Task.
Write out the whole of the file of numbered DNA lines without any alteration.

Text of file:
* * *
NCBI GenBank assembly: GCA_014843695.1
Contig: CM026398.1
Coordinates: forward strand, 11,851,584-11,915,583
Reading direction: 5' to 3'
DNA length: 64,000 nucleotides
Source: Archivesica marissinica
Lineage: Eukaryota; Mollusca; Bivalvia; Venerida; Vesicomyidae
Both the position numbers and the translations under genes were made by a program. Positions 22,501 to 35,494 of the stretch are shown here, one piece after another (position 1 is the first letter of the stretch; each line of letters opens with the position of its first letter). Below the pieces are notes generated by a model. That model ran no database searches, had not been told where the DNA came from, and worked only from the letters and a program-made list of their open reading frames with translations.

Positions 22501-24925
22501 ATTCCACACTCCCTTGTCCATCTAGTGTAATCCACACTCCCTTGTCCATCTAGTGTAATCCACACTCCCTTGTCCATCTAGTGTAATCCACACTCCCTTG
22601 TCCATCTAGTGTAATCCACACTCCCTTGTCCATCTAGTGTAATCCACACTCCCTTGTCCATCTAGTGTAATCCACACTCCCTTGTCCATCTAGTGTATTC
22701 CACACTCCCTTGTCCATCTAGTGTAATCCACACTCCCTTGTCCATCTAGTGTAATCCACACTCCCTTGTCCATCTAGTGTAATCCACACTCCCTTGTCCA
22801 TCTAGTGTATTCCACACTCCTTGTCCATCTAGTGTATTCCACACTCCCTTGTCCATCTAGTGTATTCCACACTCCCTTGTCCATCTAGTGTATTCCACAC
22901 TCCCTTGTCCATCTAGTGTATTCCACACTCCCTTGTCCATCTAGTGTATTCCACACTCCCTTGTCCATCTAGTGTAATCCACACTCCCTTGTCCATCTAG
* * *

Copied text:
NCBI GenBank assembly: GCA_014843695.1
Contig: CM026398.1
Coordinates: forward strand, 11,851,584-11,915,583
Reading direction: 5' to 3'
DNA length: 64,000 nucleotides
Source: Archivesica marissinica
Lineage: Eukaryota; Mollusca; Bivalvia; Venerida; Vesicomyidae
Both the position numbers and the translations under genes were made by a program. Positions 22,501 to 35,494 of the stretch are shown here, one piece after another (position 1 is the first letter of the stretch; each line of letters opens with the position of its first letter). Below the pieces are notes generated by a model. That model ran no database searches, had not been told where the DNA came from, and worked only from the letters and a program-made list of their open reading frames with translations.

Positions 22501-24925
22501 ATTCCACACTCCCTTGTCCATCTAGTGTAATCCACACTCCCTTGTCCATCTAGTGTAATCCACACTCCCTTGTCCATCTAGTGTAATCCACACTCCCTTG
22601 TCCATCTAGTGTAATCCACACTCCCTTGTCCATCTAGTGTAATCCACACTCCCTTGTCCATCTAGTGTAATCCACACTCCCTTGTCCATCTAGTGTATTC
22701 CACACTCCCTTGTCCATCTAGTGTAATCCACACTCCCTTGTCCATCTAGTGTAATCCACACTCCCTTGTCCATCTAGTGTAATCCACACTCCCTTGTCCA
22801 TCTAGTGTATTCCACACTCCTTGTCCATCTAGTGTATTCCACACTCCCTTGTCCATCTAGTGTATTCCACACTCCCTTGTCCATCTAGTGTATTCCACAC
22901 TCCCTTGTCCATCTAGTGTATTCCACACTCCCTTGTCCATCTAGTGTATTCCACACTCCCTTGTCCATCTAGTGTAATCCACACTCCCTTGTCCATCTAG